Fatal poisoning in drug addicts in the Nordic countries in 2007.Forensic Sci Int. 2011 Apr 15; 207(1-3):170-6.FS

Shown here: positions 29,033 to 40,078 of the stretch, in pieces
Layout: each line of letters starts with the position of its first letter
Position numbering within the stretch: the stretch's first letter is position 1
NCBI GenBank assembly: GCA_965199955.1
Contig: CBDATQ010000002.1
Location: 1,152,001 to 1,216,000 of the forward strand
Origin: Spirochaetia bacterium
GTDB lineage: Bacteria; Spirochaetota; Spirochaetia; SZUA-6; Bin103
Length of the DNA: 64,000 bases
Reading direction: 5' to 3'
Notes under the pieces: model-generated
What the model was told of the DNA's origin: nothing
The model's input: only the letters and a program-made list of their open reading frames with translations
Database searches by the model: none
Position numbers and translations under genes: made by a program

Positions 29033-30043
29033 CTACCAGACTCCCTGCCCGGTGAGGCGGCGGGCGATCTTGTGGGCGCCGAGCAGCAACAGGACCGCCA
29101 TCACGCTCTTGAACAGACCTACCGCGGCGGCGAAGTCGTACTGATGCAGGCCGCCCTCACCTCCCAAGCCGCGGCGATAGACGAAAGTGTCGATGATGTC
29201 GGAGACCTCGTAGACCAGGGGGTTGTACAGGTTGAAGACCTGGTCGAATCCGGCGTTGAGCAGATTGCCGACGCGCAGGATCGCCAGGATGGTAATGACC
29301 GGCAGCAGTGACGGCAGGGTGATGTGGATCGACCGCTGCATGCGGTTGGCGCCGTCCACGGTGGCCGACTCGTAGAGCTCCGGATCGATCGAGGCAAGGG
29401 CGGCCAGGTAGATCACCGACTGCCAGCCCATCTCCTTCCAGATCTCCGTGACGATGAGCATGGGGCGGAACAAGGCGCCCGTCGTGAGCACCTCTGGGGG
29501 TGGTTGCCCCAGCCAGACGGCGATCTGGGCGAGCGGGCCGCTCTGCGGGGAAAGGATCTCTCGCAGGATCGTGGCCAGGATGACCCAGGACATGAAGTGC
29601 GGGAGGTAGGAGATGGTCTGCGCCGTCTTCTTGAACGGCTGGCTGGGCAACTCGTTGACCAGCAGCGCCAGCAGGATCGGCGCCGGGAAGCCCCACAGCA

The frequency of medico-legally examined fatal poisonings in 2007 among drug addicts was investigated in five Nordic countries; Denmark, Finland, Iceland, Norway, and Sweden. The number of deaths, age, sex, place of death, main intoxicant, and other drugs present in blood samples were recorded to obtain national and comparable Nordic data, as well as data to compare with earlier studies in 2002, 1997, and 1991. Norway had the highest incidence of drug addict deaths by poisoning followed by Denmark, with 8.24 and 6.92 per 100,000 inhabitants, respectively. The death rates in Finland (4.02), Iceland (4.56), and Sweden (3.53) were about half that of Norway and Denmark. Compared with earlier studies, the death rates were unchanged in Denmark and Norway, but increased in Finland, Iceland, and Sweden. In all countries, fewer deaths (29-35%) were recorded in the capital area compared with earlier studies. Females accounted for 11-19% of the fatal poisonings. Iceland deviates with a more equal distribution between men and women (40%). Deaths from methadone overdoses increased in all Nordic countries, and methadone was the main intoxicant in Denmark in 2007, accounting for 51% of the poisonings. In Norway and Sweden, heroin/morphine was still the main intoxicant with a frequency of 68% and 48%, respectively. In Iceland, 3 deaths each were due to heroin/morphine and methadone, respectively. Finland differs from other Nordic countries in having a high number of poisonings caused by buprenorphine and very few caused by heroin/morphine. The total number of buprenorphine deaths in Finland doubled from 16 in 2002 to 32 in 2007, where it constituted 25% of deaths. The general toxicological screening program showed widespread multi-drug use in all countries. The median number of drugs per case varied from 3 to 5. The most frequently detected substances were heroin/morphine, methadone, buprenorphine, tramadol, amphetamine, cocaine, tetrahydrocannabinol, benzodiazepines and ethanol.